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Explore the theme of rightful authority in The Tempest

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Explore the theme of rightful authority in 'The Tempest' by William Shakespeare. The theme of rightful authority prevails throughout Act One. It affects the relationships between the characters and dictates the outcomes of the situations that Shakespeare creates. Particularly central is the power struggle between Prospero and Caliban which many post-colonial critics have labelled as the struggle between natives and invading forces. Prospero is stripped of the power he held in civilisation when his brother Antonio usurps his position. Shakespeare presents Prospero's tale in a way where the audience may feel inclined to sympathise with him, however midway through his tale it becomes apparent that perhaps Prospero was right to lose his throne as his priority was his magic and not his people. On the island Prospero rules with unquestionable authority, a strength not apparent in his ruling of Milan. Prospero's magic becomes a useful power when he is banished to a small island. It enables him to hold power over the only native; Caliban. At first Prospero shows love and kindness towards Caliban who shows them the islands resources in return. ...read more.


Ariel is a spirit who acts in service to Prospero. Service to one's King or ruler was considered part of the 'natural order' in Shakespeare's time but is Prospero Ariel's rightful King or does Ariel serve him out of fear that he will entrap her in the tree that he originally freed her from? On the other hand Prospero seems to have genuine affection for Ariel who for the large part serves him cheerfully. In many ways Ariel is a contrast to Caliban; she is airy and has no body, Caliban is grounded and earthy. More than this, the characters differ in terms of their positions on the Jacobean hierarchy. Ariel is at the top of the hierarchy as her magical powers and immortality place her above humans, Caliban is at the bottom of the hierarchy as he is less than human in shape and has no magical powers whatsoever. To control Ariel Prospero uses threats and flattery. To control Caliban Prospero uses threats and punishment. Both the 'monster' Caliban and the 'good' Ariel serve Prospero unwillingly and chafe against his rule, Prospero labels them both as slaves. ...read more.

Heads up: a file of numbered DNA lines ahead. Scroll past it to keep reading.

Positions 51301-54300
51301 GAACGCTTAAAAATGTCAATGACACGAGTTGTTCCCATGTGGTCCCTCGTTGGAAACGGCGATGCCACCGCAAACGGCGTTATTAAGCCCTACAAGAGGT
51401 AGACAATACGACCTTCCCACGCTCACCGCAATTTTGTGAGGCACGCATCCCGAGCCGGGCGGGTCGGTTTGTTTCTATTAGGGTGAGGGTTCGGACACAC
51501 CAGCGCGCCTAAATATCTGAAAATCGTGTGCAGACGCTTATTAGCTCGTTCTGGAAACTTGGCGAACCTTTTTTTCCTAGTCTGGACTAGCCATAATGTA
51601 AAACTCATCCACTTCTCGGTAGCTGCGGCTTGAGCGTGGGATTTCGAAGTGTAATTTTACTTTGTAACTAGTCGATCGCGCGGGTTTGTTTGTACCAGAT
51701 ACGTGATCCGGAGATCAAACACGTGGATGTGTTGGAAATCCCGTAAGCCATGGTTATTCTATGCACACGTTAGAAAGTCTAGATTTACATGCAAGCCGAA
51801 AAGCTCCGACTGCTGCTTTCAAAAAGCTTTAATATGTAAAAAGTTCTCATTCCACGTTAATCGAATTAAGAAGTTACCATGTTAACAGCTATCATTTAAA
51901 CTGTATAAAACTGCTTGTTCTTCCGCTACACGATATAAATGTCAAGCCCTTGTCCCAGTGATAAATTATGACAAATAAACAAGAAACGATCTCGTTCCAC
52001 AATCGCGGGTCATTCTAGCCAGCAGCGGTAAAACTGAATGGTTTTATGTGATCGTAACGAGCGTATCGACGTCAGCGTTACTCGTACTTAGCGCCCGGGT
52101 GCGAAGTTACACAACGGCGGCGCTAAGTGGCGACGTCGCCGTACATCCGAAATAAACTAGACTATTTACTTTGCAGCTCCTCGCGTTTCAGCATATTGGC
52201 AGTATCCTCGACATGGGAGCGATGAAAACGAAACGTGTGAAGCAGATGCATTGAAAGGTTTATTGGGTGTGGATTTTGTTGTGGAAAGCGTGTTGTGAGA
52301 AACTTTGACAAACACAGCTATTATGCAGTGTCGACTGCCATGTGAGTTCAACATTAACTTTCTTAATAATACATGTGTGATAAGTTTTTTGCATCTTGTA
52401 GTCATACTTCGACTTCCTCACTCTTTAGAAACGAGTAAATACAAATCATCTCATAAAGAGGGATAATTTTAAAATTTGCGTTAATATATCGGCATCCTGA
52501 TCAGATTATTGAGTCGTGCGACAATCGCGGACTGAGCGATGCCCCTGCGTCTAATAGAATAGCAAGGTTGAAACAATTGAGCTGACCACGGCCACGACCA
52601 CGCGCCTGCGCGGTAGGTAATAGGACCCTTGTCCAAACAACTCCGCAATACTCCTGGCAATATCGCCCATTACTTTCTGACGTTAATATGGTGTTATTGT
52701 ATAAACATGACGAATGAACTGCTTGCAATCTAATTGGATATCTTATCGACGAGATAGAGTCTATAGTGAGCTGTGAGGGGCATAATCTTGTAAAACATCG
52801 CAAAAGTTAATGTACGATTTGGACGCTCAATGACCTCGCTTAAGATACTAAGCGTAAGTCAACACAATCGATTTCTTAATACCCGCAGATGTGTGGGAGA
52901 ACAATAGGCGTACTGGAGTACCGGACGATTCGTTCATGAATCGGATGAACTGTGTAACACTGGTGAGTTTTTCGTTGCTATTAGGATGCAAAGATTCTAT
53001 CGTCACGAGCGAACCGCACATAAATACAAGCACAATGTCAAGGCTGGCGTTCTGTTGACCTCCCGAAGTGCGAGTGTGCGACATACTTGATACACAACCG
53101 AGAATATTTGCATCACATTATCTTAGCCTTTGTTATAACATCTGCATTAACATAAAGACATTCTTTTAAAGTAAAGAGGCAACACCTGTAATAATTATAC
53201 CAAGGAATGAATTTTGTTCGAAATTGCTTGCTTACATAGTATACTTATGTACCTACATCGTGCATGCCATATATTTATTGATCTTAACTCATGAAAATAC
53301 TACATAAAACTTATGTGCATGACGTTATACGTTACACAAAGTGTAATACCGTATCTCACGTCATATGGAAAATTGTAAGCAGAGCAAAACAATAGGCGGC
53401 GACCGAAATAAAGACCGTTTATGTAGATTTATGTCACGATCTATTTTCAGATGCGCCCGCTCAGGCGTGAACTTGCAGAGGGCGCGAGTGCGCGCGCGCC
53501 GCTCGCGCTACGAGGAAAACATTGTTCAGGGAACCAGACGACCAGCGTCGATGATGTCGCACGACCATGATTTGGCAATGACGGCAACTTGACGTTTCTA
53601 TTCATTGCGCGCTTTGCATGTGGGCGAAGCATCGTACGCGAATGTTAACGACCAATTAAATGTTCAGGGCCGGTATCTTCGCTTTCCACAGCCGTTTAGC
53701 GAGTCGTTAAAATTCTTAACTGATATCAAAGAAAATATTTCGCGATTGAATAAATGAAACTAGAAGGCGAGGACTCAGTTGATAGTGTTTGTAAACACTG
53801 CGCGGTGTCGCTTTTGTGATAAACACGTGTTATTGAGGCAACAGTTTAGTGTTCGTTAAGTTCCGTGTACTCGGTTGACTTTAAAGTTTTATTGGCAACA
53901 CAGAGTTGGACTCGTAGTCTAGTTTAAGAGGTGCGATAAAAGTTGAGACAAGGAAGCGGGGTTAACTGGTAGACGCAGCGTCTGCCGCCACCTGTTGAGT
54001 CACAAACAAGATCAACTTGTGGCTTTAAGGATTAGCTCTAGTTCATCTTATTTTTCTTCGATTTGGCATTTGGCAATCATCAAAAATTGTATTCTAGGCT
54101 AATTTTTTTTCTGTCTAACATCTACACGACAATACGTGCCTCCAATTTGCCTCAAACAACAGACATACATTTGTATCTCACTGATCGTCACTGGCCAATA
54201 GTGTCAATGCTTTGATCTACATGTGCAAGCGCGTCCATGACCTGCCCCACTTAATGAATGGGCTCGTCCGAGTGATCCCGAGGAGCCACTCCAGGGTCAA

The age of exploration had begun and colonisation was taking place all over the world as the major powers like Spain, France, and England colonised countries where their tools and technology were far superior to the native's. The colonisers rationalised their actions as bringing words to the wordless, but as Caliban points out "You taught me language, and my profit on't is I know how to curse." 'The Tempest' is widely believed to be Shakespeare's last play and in this way he has been compared to his character Prospero since Prospero relinquishes his magical powers at the end by breaking his magical staff and Shakespeare lays his pen to rest. The play contrasts the idea of civilisation and 'savageness' fighting for power, and the greed that overwhelms a character in their pursuit of power; as evidenced by Caliban's plot to kill Prospero later in the play. The collective desire for power brings two of the most contrasting characters, Prospero and Caliban, closer than any other pair of characters in the play. The play centres on the loss and gain of authority and the resulting consequences that the characters suffer when there is a struggle for authority. ?? ?? ?? ?? Tabitha Scott 13N English Essay: Rightful Authority in The Tempest 2008-10-07 1 ...read more.

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